Seeing how little activity there has been here recently, and presuming that it is attributable to the fact that grading time has also descended on the other Civil Warriors, I thought I would kick in with a “fun” activity: a list of ten really good Civil War books. This list assumes that one has already read a general history of the war, such as McPherson’s Ordeal By Fire, does not include secondary works older than 30 years, and does not include multivolume works. Anyway, at the risk of offending friends and colleagues—to preempt charges of nepotism I am leaving off works by other “Civil Warriors”—here is my list, in no particular order:
- Ethan S. Rafuse, McClellan’s War
- Ethan S. Rafuse, George Gordon Meade and the War in the East
- Ethan . . .
- Herman Hattaway and Archer Jones, How the North Won: A Military History of the Civil War (Urbana: University of Illinois Press., 1982)
- Phillip S. Paludan, “A People’s Contest”: The Union and the Civil War, 1861-1865 (New York: Harper and Row, 1988).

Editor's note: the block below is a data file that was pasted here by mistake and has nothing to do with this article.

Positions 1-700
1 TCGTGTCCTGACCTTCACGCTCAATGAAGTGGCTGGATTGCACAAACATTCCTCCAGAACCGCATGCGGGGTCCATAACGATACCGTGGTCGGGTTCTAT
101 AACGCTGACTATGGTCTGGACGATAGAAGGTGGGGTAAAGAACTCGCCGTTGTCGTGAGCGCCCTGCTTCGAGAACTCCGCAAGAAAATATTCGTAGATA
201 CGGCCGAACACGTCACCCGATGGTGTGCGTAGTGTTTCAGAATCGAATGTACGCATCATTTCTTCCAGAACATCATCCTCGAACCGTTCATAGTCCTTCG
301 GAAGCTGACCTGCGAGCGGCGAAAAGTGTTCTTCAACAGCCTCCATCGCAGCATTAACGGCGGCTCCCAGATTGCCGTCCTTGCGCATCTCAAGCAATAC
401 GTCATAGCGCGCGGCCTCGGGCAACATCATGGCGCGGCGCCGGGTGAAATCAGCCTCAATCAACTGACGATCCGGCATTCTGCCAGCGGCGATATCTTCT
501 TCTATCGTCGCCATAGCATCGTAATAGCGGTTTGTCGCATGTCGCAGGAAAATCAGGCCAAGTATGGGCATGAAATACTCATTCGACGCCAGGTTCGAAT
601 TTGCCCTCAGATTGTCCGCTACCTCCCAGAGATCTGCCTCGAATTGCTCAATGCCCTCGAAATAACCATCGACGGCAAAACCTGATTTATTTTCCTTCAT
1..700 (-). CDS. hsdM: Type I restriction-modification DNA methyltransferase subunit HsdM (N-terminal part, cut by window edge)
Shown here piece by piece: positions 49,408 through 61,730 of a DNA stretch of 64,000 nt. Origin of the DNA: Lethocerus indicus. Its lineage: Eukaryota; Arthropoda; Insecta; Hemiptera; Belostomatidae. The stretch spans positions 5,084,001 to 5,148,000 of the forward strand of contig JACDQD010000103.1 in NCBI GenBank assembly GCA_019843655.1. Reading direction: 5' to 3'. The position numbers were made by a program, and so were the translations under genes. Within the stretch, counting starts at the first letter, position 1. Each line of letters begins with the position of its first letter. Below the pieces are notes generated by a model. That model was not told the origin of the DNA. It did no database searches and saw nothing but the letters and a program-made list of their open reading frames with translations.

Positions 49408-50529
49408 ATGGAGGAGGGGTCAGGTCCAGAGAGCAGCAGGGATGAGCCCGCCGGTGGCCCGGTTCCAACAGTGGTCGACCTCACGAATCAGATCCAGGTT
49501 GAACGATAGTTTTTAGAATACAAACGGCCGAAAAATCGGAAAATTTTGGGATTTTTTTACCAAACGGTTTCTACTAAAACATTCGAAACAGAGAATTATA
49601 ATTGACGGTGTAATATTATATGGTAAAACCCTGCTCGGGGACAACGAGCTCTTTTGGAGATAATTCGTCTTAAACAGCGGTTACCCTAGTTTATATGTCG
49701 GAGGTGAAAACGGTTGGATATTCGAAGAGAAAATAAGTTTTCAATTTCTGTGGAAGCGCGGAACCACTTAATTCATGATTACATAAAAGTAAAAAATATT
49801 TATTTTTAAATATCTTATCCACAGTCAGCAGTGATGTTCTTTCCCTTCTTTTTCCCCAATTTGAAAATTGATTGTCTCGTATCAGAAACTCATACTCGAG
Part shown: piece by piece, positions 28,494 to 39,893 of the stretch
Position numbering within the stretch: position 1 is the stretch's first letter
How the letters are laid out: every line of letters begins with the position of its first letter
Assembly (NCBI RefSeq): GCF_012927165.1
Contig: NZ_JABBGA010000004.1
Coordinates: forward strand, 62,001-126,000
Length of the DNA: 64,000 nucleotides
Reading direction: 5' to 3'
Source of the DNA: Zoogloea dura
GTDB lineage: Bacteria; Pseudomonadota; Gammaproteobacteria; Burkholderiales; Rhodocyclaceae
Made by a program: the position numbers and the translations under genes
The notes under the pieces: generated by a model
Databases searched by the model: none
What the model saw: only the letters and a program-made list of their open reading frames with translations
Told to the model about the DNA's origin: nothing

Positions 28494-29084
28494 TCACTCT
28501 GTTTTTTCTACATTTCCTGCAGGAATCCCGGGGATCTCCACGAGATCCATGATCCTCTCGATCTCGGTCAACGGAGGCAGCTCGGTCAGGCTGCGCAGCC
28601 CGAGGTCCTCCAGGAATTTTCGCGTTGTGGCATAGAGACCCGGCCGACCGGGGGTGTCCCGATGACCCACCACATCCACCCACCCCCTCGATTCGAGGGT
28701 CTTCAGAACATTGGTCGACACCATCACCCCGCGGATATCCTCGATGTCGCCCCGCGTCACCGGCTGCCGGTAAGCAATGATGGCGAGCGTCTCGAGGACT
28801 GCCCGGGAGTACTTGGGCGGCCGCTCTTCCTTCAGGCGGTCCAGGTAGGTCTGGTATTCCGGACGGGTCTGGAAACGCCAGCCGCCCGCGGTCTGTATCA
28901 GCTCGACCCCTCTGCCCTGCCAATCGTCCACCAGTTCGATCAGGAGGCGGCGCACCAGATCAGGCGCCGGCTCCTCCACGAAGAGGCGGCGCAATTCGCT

- Albert Castel, Winning and Losing in the Civil War: Essays and Stories (Columbia: University of South Carolina Press, 1996)
- Ulysses S. Grant, Personal Memoirs of Ulysses S. Grant (New York: Charles L. Webster, 1885)
- Joseph L. Harsh’s Taken at the Flood: Robert E. Lee and Confederate Strategy in the Maryland Campaign of 1862 (Kent, OH: The Kent State University Press, 1999)
- Gary W. Gallagher, ed. Lee the Soldier (Lincoln: University of Nebraska Press, 1995)
- David Herbert Donald, Lincoln (New York: Simon and Schuster, 1995)
- Earl J. Hess, Field Armies and Fortifications in the Civil War: The Eastern Campaigns, 1861-1864. (Chapel Hill: University of North Carolina Press, 2005)
- Gerald Linderman, Embattled Courage: The Experience of Combat in the American Civil War (New York: Free Press, 1987)
- Mark Neely, The Union Divided: Party Conflict in the Civil War North (Cambridge: Harvard University Press, 2002)
I know I am going to be smacking my head within ten seconds after posting this and saying to myself, “How could I forget . . . ?”
Anyway, what do you think? Did I pick the wrong week to stop sniffing glue?